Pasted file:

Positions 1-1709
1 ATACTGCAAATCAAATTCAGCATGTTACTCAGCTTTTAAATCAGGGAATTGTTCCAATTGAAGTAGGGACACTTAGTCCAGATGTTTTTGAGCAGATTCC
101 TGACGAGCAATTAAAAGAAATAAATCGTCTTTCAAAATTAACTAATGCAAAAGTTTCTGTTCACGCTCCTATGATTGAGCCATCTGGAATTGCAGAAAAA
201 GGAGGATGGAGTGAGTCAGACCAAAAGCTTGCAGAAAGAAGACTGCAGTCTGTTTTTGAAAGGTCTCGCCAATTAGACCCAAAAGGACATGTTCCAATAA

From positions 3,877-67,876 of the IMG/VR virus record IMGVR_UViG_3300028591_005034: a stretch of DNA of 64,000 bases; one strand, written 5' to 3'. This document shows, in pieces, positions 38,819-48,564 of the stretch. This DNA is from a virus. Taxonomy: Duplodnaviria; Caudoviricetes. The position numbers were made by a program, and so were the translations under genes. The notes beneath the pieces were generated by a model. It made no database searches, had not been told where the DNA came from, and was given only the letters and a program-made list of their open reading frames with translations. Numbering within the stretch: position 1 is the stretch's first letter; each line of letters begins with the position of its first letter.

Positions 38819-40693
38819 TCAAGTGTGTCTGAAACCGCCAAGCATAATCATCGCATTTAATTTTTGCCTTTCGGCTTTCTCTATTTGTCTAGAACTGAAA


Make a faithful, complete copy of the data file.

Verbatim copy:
Positions 1-1709
1 ATACTGCAAATCAAATTCAGCATGTTACTCAGCTTTTAAATCAGGGAATTGTTCCAATTGAAGTAGGGACACTTAGTCCAGATGTTTTTGAGCAGATTCC
101 TGACGAGCAATTAAAAGAAATAAATCGTCTTTCAAAATTAACTAATGCAAAAGTTTCTGTTCACGCTCCTATGATTGAGCCATCTGGAATTGCAGAAAAA
201 GGAGGATGGAGTGAGTCAGACCAAAAGCTTGCAGAAAGAAGACTGCAGTCTGTTTTTGAAAGGTCTCGCCAATTAGACCCAAAAGGACATGTTCCAATAA

From positions 3,877-67,876 of the IMG/VR virus record IMGVR_UViG_3300028591_005034: a stretch of DNA of 64,000 bases; one strand, written 5' to 3'. This document shows, in pieces, positions 38,819-48,564 of the stretch. This DNA is from a virus. Taxonomy: Duplodnaviria; Caudoviricetes. The position numbers were made by a program, and so were the translations under genes. The notes beneath the pieces were generated by a model. It made no database searches, had not been told where the DNA came from, and was given only the letters and a program-made list of their open reading frames with translations. Numbering within the stretch: position 1 is the stretch's first letter; each line of letters begins with the position of its first letter.

Positions 38819-40693
38819 TCAAGTGTGTCTGAAACCGCCAAGCATAATCATCGCATTTAATTTTTGCCTTTCGGCTTTCTCTATTTGTCTAGAACTGAAA